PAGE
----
The physical appearance of a Goa'uld changes drastically three times over the course of its life cycle. As newborns, they resemble elongated shrimp, or pink worms with teeth. Near the end of the incubation period, their color darkens, and they grow to approximately two feet long; they look a bit like tiny, legless dragons. Once this dragon-like form enters what is to be its permanent host, it wraps itself around the spinal column and attaches to the brain stem. Soon, it sheds its skin (which is absorbed by the host's body) and fully integrates itself with the host's nervous system. The adult Goa'uld is somewhat smaller than the mature larva, and though it depends on a host to survive, it can move from one host to another when necessary (such as when the host body is dying, or when the Goa'uld wishes to travel in disguise.) Mature Goa'uld generally enter a host through the back of the neck, leaving a characteristic scar.

The Goa'uld are described as scavengers, at least where technology is concerned. They have, however, adapted much of what they have stolen for their own purposes. The Goa'uld did not invent nor build the system of Stargates, though they would like us to think they did. Nevertheless, the technology used by the Goa'uld is, on the whole, far more advanced than anything humans have, and includes:

  • Faster than light travel
  • Teleportation (like Star Trek transporters)
  • Sarcophagi which can bring people back from the dead and extend the lifespan indefinitely
  • Energy-based weapons with small, light power sources

Despite, or perhaps because of, the highly advanced nature of Goa'uld technology, there are some vulnerabilities to be found. If an infiltration team can find its way inside a Goa'uld stronghold, good old-fashioned explosives (such as grenades and C4) can do quite a bit of damage.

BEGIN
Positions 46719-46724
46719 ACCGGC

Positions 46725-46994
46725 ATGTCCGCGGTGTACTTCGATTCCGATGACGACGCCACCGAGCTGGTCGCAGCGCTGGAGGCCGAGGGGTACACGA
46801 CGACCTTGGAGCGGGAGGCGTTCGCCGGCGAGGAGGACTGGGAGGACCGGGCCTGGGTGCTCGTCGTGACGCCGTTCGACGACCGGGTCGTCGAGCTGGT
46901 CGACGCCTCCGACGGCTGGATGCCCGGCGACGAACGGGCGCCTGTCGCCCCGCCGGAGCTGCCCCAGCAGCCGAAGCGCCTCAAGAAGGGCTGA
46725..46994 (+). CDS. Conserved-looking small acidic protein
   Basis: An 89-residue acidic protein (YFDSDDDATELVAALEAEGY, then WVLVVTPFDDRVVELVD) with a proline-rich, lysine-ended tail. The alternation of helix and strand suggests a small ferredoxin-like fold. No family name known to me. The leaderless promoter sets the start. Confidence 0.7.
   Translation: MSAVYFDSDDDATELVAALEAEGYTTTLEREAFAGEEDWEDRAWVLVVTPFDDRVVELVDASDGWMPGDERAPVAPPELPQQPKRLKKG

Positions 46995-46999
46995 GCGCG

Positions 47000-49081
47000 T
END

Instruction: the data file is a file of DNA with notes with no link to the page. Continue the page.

Though the SG-1 series diligently continues to clarify numerous Goa'uld mysteries, many questions remain. Where did the species originally come from? Where is their "home world", or do they have one in the first place? Why, if the Jaffa does not communicate with his symbiote, do the little worm things seem to poke their little heads out on demand? Why are the Goa'uld so obsessed with being considered gods? (perhaps they are compensating for something?)

On the whole, it seems that the writers of SG-1 have created the Goa'uld with two principles in mind:

(1. The creatures must be well thought out enough to allow for some suspension of disbelief while watching the series; we don't want to insult the intelligence of our target audience.

(2. The creatures' abilities must be such that they continue to be an interesting and dynamic enemy throughout the (hopefully long) life of the series.

Certainly, someone went to a great deal of effort to dream up a species with a distinctive life cycle and biological makeup. This helps add to the believability within the context of SG-1's local reality. It is also apparent that such technological marvels as the sarcophagus are mainly to assist with plot, specifically, making it so dead characters (both good and bad) can return.


References:

http://www.gateworld.net/faq.shtml#4.2
The Stargate SG-1 Series